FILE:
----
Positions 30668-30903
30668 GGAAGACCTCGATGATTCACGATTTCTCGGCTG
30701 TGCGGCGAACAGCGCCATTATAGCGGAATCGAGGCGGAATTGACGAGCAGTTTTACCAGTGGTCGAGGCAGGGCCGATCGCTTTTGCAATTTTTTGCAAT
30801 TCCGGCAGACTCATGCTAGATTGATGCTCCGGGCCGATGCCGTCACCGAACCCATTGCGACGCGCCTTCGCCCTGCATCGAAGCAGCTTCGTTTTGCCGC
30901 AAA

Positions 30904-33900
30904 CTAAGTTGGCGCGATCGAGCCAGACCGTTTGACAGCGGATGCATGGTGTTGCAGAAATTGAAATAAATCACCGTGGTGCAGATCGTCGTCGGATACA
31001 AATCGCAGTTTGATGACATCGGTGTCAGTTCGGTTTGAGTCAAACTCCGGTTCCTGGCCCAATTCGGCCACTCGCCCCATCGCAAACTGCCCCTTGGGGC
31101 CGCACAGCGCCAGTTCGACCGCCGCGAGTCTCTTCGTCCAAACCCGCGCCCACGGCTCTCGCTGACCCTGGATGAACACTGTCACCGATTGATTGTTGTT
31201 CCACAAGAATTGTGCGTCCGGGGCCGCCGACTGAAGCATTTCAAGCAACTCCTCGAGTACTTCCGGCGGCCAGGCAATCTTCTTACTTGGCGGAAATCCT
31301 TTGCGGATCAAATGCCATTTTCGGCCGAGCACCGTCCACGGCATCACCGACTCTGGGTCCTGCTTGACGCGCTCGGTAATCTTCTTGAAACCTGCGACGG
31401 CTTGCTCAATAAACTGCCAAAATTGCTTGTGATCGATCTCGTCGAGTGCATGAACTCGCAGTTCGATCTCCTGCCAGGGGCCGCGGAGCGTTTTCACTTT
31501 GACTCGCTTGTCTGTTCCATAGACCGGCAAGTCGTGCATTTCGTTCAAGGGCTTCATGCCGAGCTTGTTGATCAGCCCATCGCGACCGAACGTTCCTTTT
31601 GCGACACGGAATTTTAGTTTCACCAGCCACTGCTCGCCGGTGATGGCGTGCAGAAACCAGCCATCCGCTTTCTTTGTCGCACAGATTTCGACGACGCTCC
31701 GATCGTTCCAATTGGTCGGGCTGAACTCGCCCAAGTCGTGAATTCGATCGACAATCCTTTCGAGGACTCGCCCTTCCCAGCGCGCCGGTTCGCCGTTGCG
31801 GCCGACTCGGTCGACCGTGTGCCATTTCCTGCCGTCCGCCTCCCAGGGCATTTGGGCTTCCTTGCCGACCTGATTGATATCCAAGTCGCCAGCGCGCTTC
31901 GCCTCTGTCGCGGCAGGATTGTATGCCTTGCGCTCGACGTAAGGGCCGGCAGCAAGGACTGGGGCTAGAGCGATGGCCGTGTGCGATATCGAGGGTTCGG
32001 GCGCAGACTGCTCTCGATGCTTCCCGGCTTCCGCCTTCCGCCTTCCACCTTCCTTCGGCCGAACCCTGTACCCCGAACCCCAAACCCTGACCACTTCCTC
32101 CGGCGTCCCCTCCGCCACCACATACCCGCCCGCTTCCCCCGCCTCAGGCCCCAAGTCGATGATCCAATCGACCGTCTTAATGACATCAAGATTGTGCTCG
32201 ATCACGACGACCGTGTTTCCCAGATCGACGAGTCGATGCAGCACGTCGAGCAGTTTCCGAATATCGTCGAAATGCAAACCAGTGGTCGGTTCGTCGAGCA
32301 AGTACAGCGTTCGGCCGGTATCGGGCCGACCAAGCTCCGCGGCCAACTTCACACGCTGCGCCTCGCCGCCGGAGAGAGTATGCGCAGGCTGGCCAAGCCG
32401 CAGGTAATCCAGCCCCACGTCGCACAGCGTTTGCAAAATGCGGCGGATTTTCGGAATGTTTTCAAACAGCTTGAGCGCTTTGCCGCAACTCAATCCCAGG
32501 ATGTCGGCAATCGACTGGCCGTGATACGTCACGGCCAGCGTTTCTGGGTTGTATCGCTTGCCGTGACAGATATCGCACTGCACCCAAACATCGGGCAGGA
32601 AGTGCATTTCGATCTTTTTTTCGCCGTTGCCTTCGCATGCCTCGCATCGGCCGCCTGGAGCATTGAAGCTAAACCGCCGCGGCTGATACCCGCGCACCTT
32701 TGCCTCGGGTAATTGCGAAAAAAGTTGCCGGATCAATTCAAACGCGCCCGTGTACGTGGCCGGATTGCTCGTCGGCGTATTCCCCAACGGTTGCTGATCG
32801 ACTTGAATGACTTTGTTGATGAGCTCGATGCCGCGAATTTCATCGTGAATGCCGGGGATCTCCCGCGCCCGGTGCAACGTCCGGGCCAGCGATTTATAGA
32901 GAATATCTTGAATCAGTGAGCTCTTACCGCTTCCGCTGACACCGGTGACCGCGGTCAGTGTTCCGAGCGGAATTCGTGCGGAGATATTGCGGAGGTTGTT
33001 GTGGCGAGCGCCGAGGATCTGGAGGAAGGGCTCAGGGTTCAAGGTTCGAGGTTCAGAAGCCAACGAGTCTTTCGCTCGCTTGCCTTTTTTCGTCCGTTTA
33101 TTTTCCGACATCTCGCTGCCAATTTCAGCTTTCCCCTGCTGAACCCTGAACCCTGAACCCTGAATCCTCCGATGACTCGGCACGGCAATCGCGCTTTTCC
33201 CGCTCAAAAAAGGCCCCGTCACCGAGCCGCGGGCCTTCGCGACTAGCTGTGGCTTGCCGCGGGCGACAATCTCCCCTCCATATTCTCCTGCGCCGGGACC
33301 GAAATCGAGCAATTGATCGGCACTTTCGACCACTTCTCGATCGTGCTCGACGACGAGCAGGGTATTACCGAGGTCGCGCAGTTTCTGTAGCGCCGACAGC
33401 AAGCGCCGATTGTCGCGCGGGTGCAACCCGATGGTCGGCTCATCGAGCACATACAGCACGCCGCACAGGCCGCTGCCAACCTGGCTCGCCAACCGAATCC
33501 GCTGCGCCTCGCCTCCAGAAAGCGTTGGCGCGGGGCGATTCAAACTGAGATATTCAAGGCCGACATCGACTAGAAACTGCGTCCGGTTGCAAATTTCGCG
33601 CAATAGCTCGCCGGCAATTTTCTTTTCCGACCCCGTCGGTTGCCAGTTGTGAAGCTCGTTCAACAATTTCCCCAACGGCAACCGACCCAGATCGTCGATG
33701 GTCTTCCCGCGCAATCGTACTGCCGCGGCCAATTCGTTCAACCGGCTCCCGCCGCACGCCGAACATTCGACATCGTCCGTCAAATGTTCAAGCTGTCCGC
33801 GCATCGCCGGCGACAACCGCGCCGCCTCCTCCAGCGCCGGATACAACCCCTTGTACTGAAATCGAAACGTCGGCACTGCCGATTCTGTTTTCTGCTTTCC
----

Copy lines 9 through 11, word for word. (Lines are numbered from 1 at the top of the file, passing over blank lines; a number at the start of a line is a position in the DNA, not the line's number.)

31101 CGCACAGCGCCAGTTCGACCGCCGCGAGTCTCTTCGTCCAAACCCGCGCCCACGGCTCTCGCTGACCCTGGATGAACACTGTCACCGATTGATTGTTGTT
31201 CCACAAGAATTGTGCGTCCGGGGCCGCCGACTGAAGCATTTCAAGCAACTCCTCGAGTACTTCCGGCGGCCAGGCAATCTTCTTACTTGGCGGAAATCCT
31301 TTGCGGATCAAATGCCATTTTCGGCCGAGCACCGTCCACGGCATCACCGACTCTGGGTCCTGCTTGACGCGCTCGGTAATCTTCTTGAAACCTGCGACGG